Amazon.com AMZN 0.52%increase; green up pointing triangle is jettisoning dozens of its in-house brands as part of a significant reduction of its private-label operation as it works to fend off antitrust scrutiny and shore up profit.

The Seattle-based company in the past year has decided to eliminate 27 of its 30 clothing brands, such as Lark & Ro, Daily Ritual and Goodthreads, according to people familiar with the matter. Some of the brands remain on Amazon’s site for now as the company sells off remaining inventory, but when completed its house-label clothing division will have just three brands: Amazon Essentials, Amazon Collection and Amazon Aware.

Amazon also is dropping private-label furniture brands, phasing out Rivet and Stone & Beam once its stock of those items is gone, some of the people said.

Exact numbers for brands being cut in other parts of the business couldn’t be learned, but Amazon Basics, which sells a range of home goods and tech accessories, will remain a focus for the company.

“We always make decisions based on what our customers want, and we’ve learned that customers seek out our biggest brands—like Amazon Basics and Amazon Essentials—for great value with high quality products at great price points,” Matt Taddy, vice president of Amazon Private Brands, said in a statement to The Wall Street Journal.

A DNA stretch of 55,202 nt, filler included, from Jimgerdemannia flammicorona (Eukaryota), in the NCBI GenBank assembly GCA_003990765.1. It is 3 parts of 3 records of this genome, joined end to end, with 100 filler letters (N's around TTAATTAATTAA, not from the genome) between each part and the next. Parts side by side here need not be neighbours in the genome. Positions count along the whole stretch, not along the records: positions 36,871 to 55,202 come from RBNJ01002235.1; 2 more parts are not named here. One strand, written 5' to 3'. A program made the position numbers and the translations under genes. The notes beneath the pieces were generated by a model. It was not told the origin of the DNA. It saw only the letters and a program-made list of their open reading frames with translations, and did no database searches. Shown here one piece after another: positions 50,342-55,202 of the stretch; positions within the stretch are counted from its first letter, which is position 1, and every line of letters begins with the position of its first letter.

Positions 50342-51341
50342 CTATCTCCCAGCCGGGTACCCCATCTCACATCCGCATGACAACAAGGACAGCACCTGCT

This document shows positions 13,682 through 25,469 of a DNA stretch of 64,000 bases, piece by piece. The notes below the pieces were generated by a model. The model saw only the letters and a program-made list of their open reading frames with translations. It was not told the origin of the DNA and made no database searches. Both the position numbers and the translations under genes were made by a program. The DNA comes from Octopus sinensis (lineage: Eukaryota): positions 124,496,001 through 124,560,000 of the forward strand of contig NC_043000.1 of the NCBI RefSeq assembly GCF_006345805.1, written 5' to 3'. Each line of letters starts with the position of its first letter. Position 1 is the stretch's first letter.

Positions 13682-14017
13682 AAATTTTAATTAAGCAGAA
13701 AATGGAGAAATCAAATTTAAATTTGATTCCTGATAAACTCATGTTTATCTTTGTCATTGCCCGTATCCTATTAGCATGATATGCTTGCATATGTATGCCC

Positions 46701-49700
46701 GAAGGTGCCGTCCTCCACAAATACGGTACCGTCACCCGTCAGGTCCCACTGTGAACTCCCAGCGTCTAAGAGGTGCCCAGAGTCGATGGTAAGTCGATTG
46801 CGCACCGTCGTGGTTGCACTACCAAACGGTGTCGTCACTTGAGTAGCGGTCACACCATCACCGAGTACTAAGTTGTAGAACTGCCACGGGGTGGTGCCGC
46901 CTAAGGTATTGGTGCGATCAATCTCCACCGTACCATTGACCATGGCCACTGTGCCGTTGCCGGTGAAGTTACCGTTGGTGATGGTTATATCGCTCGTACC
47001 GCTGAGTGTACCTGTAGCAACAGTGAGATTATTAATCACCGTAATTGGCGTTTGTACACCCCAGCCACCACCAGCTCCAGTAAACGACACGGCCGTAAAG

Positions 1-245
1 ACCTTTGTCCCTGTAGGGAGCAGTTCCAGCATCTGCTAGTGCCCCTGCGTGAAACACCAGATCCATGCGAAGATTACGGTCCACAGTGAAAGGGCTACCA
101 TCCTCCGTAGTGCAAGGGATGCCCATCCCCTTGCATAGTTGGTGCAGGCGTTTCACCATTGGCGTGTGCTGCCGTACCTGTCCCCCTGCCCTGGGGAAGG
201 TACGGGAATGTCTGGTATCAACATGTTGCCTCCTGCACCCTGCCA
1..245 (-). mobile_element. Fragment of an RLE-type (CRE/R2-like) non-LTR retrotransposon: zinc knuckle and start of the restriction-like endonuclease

He said Amazon looks to eliminate products that “aren’t resonating with customers.”

After years of trying to build the private-label business, Amazon began scaling it back last year following disappointing sales and criticism from lawmakers and others who said it could conflict with the company’s business selling other brands. The company also cut back on giving its private-label products a boost on search results pages in special placements.

Amazon’s private-label business had 243,000 products across 45 different house brands as of a company disclosure in 2020.

The Federal Trade Commission has been investigating Amazon over a number of its practices, and is preparing an antitrust lawsuit against the company. Amazon’s representatives are scheduled to meet with FTC commissioners next week as part of a formality often called “last rites” before the FTC drops its lawsuit next month.